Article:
DIY MASON JAR HERB GARDEN
How to Build a Mason Jar Herb Garden
If you’re tired of digging in your refrigerator or braving the elements every time you want to enjoy fresh herbs, it might be time to come up with a craftier solution. Planting your herbs in mason jars of various sizes is a great way to cultivate them indoors, where you can keep an eye on their progress and better regulate their growing conditions. It’s also an incredibly easy DIY project that can be completed in just a few minutes, but will save you loads of time and energy down the line. To start your own miniature garden of greens, you’ll need a set of mason jars, some potting soil, seedling samples of your favorite herbs and a little bit of patience.
Filling the Jars
Get a set of mason jars that are at least 4 inches (10 cm) deep.Ordinary glass mason jars can be purchased inexpensively at most supermarkets and home good stores. Pick up as many jars as you think you’ll need to contain a garden of the size you have in mind. Mason jars are often sold in sets, which can simplify the process of collecting them.
- Most mason jars come in either quart or pint sizes, which can be useful if you’re planning on growing more of one type of herb than another.
- You might also take a more thrifty approach by repurposing the jars from pickles, jellies and pasta sauces.
Cover the bottom of each jar with a thin layer of stones.Excess water can cause the delicate roots of most herbs to rot. Since the solid glass bottoms of the jars don’t provide any openings for runoff, a couple inches of small stones will allow water to settle out of the reach of the roots, making sure they absorb just the right amount.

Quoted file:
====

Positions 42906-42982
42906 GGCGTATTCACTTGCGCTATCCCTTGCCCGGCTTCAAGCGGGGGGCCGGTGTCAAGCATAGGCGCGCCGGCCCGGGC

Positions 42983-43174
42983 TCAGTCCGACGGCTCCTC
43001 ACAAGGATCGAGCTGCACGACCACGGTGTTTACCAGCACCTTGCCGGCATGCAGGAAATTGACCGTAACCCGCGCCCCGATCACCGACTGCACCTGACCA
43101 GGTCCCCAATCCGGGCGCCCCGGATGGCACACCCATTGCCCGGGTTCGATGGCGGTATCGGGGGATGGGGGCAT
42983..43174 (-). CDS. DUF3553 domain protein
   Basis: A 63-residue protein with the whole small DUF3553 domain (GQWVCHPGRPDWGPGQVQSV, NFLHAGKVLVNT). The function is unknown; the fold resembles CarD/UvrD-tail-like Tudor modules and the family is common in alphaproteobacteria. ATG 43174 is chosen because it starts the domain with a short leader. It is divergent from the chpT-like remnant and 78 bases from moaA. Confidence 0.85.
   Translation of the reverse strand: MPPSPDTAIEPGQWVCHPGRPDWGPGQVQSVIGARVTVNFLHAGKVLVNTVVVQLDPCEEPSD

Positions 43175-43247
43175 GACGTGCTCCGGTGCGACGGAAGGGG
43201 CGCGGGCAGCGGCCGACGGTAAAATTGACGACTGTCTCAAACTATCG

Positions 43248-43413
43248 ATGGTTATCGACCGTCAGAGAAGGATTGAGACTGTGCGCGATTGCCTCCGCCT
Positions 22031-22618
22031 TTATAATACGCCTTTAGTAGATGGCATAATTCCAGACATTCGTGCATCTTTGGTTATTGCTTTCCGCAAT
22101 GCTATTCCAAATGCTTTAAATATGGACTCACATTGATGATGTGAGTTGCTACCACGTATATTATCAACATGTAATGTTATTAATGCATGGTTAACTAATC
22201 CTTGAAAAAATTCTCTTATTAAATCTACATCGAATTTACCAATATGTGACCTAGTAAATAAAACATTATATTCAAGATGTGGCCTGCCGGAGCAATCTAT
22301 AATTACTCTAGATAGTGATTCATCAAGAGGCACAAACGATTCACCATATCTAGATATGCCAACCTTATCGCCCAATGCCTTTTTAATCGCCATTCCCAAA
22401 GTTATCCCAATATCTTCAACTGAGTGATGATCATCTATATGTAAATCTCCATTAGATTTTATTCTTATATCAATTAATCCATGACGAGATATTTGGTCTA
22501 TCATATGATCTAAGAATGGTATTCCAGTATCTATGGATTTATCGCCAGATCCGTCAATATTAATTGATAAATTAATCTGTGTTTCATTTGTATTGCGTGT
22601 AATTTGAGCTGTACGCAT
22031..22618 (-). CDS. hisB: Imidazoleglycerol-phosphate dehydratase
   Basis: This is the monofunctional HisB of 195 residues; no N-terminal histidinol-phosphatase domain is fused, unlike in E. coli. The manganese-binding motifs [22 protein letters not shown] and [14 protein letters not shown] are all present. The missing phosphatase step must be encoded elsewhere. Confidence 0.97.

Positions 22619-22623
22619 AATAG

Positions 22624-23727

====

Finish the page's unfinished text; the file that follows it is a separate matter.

- Gravel, cork shavings or even glass marbles can also be used to create the first layer of your mason jar planters.
- Mix in a small amount of sand to fill in the spaces between the stones and keep the soil from shifting.
Fill the jars with potting soil.Scoop the soil into the opening of the jars, stopping when they’re about three quarters of the way full. This will give you a little extra space to work with when it comes time to plant the herb seeds and give them room to stretch out as they grow.
- Try not to pack the soil too tight—it needs to be somewhat loose in order for water and nutrients to penetrate down to the roots with ease.
- Use a thin dowel or the tines of a fork to aerate the soil periodically.
Planting the Herbs
Sprinkle new seeds onto the top of the soil.Keep the seeds confined to the area near the center so their growth won’t be checked by the walls of the jar. Only scatter a small pinch of seeds in each container. If you’re planning on growing large quantities of a particular type of herb, you’ll be better off using multiple jars.
- If you’re replanting seedlings that have already begun sprouting, make sure you position them with their roots pointing at a downward angle to the soil.
- You have a wide range of possible herbs to choose from, including cilantro, mint, chives, sage, rosemary, marjoram, parsley and lemongrass.
Transplant mature herbs with care.You can also use the mason jars to continue cultivating herbs that are fully-grown. Just make sure to burrow the roots into the soil so they’ll be able to properly take hold. Packing the soil tightly around the base of the herbs will help keep them anchored in place.
- Try to minimize the amount of time that the roots are exposed to the air.
- Water the transplanted herbs using a spray bottle as soon as you’ve potted them.
Spread more soil over the newly planted herbs.Once the seeds or mature herbs are in the jars, cover them with an additional half inch of soil. Tamp the new layer lightly to provide a more stable base.
- Don’t smother the herbs with too much soil. This can make it more difficult for them to sprout.
- Alternatively, blanket new seeds with a thin layer of mulch or starting mix to help them along.